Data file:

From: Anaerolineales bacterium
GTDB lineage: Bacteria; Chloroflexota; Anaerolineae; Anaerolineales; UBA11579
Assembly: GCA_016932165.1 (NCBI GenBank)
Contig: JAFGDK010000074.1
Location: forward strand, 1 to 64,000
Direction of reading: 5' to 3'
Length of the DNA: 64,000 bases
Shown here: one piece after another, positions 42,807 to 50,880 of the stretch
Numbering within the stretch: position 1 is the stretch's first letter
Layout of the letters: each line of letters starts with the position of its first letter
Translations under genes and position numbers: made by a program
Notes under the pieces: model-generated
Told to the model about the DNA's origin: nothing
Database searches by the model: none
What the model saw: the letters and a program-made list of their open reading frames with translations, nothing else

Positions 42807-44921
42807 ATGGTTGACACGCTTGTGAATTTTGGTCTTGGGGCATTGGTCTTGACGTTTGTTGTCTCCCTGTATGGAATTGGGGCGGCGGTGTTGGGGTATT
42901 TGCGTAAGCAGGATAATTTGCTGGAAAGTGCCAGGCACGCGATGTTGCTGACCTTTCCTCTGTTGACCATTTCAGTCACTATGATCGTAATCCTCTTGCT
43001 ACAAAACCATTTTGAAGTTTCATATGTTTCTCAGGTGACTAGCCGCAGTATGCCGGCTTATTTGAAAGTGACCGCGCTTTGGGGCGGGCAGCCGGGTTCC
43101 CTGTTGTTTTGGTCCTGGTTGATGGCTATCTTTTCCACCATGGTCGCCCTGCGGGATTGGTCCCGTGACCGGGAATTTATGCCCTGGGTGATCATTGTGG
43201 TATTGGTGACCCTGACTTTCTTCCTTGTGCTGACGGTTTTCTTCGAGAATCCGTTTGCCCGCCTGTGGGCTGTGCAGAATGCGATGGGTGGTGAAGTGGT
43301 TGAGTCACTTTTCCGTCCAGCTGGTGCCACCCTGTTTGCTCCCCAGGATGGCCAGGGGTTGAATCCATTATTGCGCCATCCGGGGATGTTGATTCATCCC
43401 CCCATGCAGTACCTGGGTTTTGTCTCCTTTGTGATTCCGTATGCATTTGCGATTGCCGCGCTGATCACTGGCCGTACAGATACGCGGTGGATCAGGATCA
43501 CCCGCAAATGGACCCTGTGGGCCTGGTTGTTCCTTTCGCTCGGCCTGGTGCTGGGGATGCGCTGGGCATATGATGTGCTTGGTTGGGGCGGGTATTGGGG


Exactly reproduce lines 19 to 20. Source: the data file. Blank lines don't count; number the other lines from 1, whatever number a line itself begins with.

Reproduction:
43001 ACAAAACCATTTTGAAGTTTCATATGTTTCTCAGGTGACTAGCCGCAGTATGCCGGCTTATTTGAAAGTGACCGCGCTTTGGGGCGGGCAGCCGGGTTCC
43101 CTGTTGTTTTGGTCCTGGTTGATGGCTATCTTTTCCACCATGGTCGCCCTGCGGGATTGGTCCCGTGACCGGGAATTTATGCCCTGGGTGATCATTGTGG